How does student finance work?

Don’t let the thought of student debt put you off applying to university. We believe that everyone should have the opportunity to go to university.

Even though tuition fees have increased in recent years, find out why and how university is still affordable using our guide to university fees.

No fees to pay up front

Tuition fees for UK students are now £9,250 per year, which means that most students will graduate with a ‘debt’ of £27,750 or more after three years of study.

Student loans explained

Most students living in the UK choose to apply for a student loan. That means that the government agrees to pay your fees during your time at university.

FAQs about student finance

 A student loan is made up of two parts

  • A tuition fee loan, which the government pays directly to the university. This covers the costs of teaching and other services such as student support and the library.
  • Students can also apply for an optional maintenance loan to help support them with the everyday costs of student life. such as accommodation, travel, shopping and socialising with friends. This will be paid directly into your child’s bank account each term.

The amount of maintenance loan you receive will depend on your household income and other factors. Such as whether you will be living at home or in student accommodation. When you apply for your student loan you’ll be asked to provide some evidence of your parent or carers earnings. Such as a P60 form, bank statements or proof that you’re receiving benefits.

* Correct from 30 January 2023 

It's important to mention that the maintenance loan you receive is unlikely to be enough for you to live on. In particular, it may not cover the full costs of your student accommodation. When you apply for a place in a hall of residence you may be asked to pay a deposit and/or a month’s rent upfront. This will be before you've received your student loan.

It may come as a surprise that the government expects your parent or carer to contribute towards your living costs during your time at university. You might want to sit down and work out how much money they're able to contribute towards your living costs and how much you're going to need each week. If this isn't possible, you could consider getting a part-time job to top up your income while you're at university.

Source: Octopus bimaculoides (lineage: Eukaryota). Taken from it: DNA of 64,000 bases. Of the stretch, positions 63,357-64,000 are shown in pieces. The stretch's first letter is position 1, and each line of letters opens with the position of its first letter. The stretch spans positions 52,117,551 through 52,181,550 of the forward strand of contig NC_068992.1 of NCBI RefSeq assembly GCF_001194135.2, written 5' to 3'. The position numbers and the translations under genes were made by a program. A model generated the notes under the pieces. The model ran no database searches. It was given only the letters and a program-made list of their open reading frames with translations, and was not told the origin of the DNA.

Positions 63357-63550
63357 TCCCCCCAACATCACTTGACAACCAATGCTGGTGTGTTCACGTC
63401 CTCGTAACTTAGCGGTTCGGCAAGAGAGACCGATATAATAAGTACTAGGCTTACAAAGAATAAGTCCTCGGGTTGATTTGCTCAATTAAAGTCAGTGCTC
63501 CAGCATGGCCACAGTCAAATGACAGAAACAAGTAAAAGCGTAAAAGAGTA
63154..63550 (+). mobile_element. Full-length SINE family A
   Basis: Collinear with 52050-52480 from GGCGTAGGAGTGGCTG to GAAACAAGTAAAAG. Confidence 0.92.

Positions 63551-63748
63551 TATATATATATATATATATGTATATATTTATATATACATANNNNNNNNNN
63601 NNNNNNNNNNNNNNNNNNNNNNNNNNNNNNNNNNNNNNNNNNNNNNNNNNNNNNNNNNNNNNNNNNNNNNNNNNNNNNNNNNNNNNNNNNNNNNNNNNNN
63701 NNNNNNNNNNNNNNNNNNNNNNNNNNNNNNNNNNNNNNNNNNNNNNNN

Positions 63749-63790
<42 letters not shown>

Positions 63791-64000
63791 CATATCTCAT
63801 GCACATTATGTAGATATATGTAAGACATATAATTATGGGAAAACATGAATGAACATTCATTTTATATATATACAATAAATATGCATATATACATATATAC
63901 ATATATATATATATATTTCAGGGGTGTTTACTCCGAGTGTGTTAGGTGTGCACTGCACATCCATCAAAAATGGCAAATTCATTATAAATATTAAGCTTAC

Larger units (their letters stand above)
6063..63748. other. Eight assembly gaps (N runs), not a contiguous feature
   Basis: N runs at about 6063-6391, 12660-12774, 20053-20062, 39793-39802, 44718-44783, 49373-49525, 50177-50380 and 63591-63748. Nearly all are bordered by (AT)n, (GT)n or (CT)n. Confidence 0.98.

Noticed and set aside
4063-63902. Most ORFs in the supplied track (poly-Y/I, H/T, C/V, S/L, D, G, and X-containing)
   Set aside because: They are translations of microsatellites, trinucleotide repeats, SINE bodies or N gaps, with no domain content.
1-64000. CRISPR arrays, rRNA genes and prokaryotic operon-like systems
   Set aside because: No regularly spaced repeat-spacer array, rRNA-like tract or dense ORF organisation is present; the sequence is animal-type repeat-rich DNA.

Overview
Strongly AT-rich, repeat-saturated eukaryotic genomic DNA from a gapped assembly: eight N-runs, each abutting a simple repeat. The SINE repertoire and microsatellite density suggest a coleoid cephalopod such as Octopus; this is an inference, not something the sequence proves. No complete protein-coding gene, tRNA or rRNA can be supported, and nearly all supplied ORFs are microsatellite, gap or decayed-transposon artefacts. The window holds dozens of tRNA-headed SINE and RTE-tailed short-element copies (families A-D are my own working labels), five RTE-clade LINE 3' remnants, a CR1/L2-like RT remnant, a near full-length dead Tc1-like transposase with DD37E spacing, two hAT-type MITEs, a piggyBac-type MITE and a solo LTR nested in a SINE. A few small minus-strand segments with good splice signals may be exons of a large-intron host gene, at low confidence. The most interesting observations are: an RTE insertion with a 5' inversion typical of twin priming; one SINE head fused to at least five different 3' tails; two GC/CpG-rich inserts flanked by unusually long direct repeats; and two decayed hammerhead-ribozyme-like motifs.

In addition, you may be asked to contribute towards a small number of items which are essential for your course. Such as basic equipment, textbooks and attendance on field trips. You’ll receive details from the university when you apply. 

You will need to set up a student bank account for their student loan to be paid into. Many banks offer attractive incentives for students setting up new accounts. From cinema tickets to railcards offering generous discounts on travel – so shop around to find the best deal. 

You should apply for your student loan as soon as you've applied to study at university. The application process varies depending on where you live in the UK.

For full details and to submit an application visit the relevant website below:

Many universities offer additional financial support packages for students from low-income households. Or those experiencing financial hardship. This includes bursaries, which don’t have to be paid back.

Find out what support we can offer. 

For details of other government support available, including Child Tax Credits, NHS bursaries, social work bursaries, and help with costs of travel to UK clinical placements, visit

Repaying student loans

Don’t be put off by the size of the ‘student debt’ you will graduate with. It’s probably more accurate to think of your outstanding student loan as a ‘graduate tax’ rather than a ‘debt’. A small amount that will be deducted from your salary every month for a portion of their working life.

Some important things to note

  • You’ll notice that the size of your child’s ‘student debt’ doesn’t affect how much they repay each month. The amount is determined by how much they earn.
  • Your child won’t be chased for outstanding debt. If they become unemployed or their salary falls below the threshold then their repayments will automatically stop. Until they’re earning above the threshold again.
  • It’s true that student loans gain interest (which is currently above the rate of inflation) – but don’t be alarmed. Whatever happens, your child’s debt will be written off after 30 years, regardless of how much they still owe. In fact, economists have predicted that the majority of students will never pay back their entire student loan.
  • ‘Student debt’ is not taken into account when your child applies for a mortgage. So applying for a student loan now won’t affect their ability to secure a mortgage and get on the property ladder later on.
  • Always remember that the costs of any student loan is likely to be offset by the increased employment opportunities. As well as the higher salary your child will get to enjoy throughout their working life as a result of having gained a degree. Research carried out by the Institute for Fiscal Studies in 2020 showed that graduates will earn on average 20% more than non-graduates during their working life+.

+GOV.UK website, published 29 February 2020.

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